Harpist Zeena Parkins Translates The Visuals Of Lace Fragments Into Notation For Instruments


Delicate and fine, Shetland lace was made popular in the 19th century by British royalty — most notably Queen Victoria, who sported shawls and stockings knitted from the soft fabric. Earlier this year, while visiting Glasgow, the harpist Zeena Parkins first learned about the knitting tradition and its many patterns, and she found herself transfixed by the rhythm of their intricacies.

Zeena Parkins performing with Green Dome at Roulette on November 9

“As soon as I saw the patterns, I said, ‘These are scores,’” Parkins told me recently. She saw them, specifically, as musical scores — and she has indeed since created a dozen or so compelling compositions inspired by the lace. They make up what she calls the Shetland Movement, which is just the most recent division of LACE, her ongoing, incredibly considered project that translates the visuals of lace fragments and knitting charts into notation for instruments.

Initially began in 2008 as a commission by the Merce Cunningham Dance Company, LACE has grown and transformed just like a garment stitched from its namesake fabric. (Parkins’s own collection of lace, too, has grown to incorporate fragments from Spain, France, Belgium, German, Austria, Turkey, and other countries.) The Shetland Movement is its third iteration and its most specific, with Parkins paying very close attention to the details within lace patterns rather than considering their more general forms.

She premiered its compositions earlier this month at Roulette, in Brooklyn, and intends to record the entire movement in January. For the performance, accompanying her electric harp was her band Green Dome, which consists of drummer Ryan Sawyer and composerRyan Ross Smith, here, on piano. While lace is soft and flimsy, the sounds the trio produced were largely raucous and forceful: they were vehement, jazz-leaning numbers that involved Parkins striking strings to produce undulating, metallic rattles, or plucking them to create more dampened, melodic tunes, backed by Sawyer’s controlled but unyielding clangs of cymbals and Smith’s piano work, which ranged from soft tinkering to a frenetic collapse of the keys. At times, the score sounded like the result of taking a musical staff and shaking it so that the black notes fell into random positions — but they formed steady, repeated riffs that were grounded in larger frameworks, and you quickly perceived the considered patterning within Parkins’s various compositions. They deliver a hypnotic power in repetition; at times, they are like mantras, edging on the meditative.

Notes and lace patterns used to compose scores for the first movement of LACE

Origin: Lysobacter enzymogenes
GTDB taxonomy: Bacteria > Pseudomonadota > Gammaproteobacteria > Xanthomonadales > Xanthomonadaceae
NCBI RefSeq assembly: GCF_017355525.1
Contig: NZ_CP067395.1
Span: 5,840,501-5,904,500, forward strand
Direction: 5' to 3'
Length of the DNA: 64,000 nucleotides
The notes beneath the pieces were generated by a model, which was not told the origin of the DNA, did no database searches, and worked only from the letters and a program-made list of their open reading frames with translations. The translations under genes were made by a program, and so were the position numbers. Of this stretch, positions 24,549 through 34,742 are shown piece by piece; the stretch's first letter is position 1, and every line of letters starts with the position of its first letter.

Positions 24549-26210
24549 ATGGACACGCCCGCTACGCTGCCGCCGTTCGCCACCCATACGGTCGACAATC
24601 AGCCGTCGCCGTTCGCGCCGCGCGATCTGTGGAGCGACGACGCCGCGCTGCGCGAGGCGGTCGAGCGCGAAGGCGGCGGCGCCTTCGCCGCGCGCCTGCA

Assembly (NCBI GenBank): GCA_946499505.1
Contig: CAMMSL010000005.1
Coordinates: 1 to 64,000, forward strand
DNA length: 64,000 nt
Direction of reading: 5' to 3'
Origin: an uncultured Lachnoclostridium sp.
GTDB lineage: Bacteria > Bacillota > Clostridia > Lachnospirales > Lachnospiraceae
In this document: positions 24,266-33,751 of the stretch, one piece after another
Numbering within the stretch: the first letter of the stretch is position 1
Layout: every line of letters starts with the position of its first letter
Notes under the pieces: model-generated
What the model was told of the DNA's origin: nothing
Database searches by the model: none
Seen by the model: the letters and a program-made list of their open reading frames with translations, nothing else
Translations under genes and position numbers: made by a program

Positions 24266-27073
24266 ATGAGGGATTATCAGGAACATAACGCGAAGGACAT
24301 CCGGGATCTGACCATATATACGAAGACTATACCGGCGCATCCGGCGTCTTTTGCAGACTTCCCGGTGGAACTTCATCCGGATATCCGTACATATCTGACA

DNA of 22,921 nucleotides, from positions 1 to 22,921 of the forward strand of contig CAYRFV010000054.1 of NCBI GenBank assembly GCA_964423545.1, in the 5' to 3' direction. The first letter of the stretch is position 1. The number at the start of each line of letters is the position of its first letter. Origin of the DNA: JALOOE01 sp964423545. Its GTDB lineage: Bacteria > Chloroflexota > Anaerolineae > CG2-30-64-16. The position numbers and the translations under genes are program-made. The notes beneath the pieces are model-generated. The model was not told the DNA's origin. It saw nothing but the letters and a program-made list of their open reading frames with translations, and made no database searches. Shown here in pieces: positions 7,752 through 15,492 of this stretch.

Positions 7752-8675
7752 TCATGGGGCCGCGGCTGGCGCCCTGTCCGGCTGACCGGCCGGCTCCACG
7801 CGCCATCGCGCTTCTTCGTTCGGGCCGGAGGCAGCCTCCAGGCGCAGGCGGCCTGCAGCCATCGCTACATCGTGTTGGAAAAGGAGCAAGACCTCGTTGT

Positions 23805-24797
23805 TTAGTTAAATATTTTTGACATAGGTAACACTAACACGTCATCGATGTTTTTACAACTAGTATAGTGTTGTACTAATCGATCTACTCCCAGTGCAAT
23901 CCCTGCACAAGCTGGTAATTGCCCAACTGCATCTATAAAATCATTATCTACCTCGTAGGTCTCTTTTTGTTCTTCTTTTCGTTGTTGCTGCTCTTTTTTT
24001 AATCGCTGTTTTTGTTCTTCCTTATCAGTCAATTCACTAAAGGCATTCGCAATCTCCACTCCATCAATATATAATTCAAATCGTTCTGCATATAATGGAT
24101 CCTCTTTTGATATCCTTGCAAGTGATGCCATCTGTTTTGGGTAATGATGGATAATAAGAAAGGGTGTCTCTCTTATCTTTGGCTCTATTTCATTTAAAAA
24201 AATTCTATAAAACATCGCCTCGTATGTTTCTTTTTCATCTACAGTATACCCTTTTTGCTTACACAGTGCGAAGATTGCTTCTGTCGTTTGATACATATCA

Scores based on the chevrons pattern

These compositions emerge from the very specific way Parkins has developed to read certain Shetland Lace knitting patterns. She chose them from a book, drawn to evocative names such as “Feather and Fan,” “Spider’s Web,” or “Eyelid Insertion. Just as music is arranged on a staff and read through its own notations, the patterns are all based on a grid, dictated through knitting symbols. Parkins saw every stitch as having a musical meaning and essentially created her own code that translated the particular symbology of lace into the language of music. She gives each instrument a certain section of the lace pattern, and considering the proportions and complexities of patterns, assigns notes and beats to stitches. The final scores read during performances are the geometric patterns, annotated, rather than traditional staves. They serve more as an open framework to the performance, allowing the musicians to bring in their own readings of the instruction while sticking to similar gestures and remaining aware of a particular piece’s limitations.

“Often the simplicity of the results is startling,” Parkins said. “But adhering to the codes of the patterns creates a kind of grounding to the pieces that feels like a sturdy bedrock. The Shetland Movement explores the language used to designate stitches and translates this coded language into musical strategies, pitch sets, and rhythmic constructions.

Zeena Parkins’ score based on a chevrons lace pattern

LACE not only reflects the patterns of the fabric but also reminds of the physical act of sewing. The concentration and deliberate gesture of Parkins and Green Dome echo the labor behind the careful, decorative designs. The precise tugging and releasing of harp strings, for instance, or steady beating of drums to create phrases that played over and over again were visible echoes of the strenuous effort and hours devoted by unidentified hands to form luxurious items. Even hearing sections such as the ascension or descent of scales alluded to the rhythmic weaving of knitting needles; certain rapid, pitter-patters of notes resembled the mechanical song of sewing machines. The grid-based pictographs that guide these lace makers are inherently constraining, leading them to a specific creation — but within these original instructions, Parkins has found unexpected possibility to continuously unravel.

Lace patterns “Da Puzzle” and “Margaret’s Lace”
Lace patterns and notes used for LACE
Zeena Parkins performing with Green Dome at Roulette on November 9

Zeena Parkins and Green Dome performed at Roulette (509 Atlantic Ave, Boerum Hill, Brooklyn) on November 9.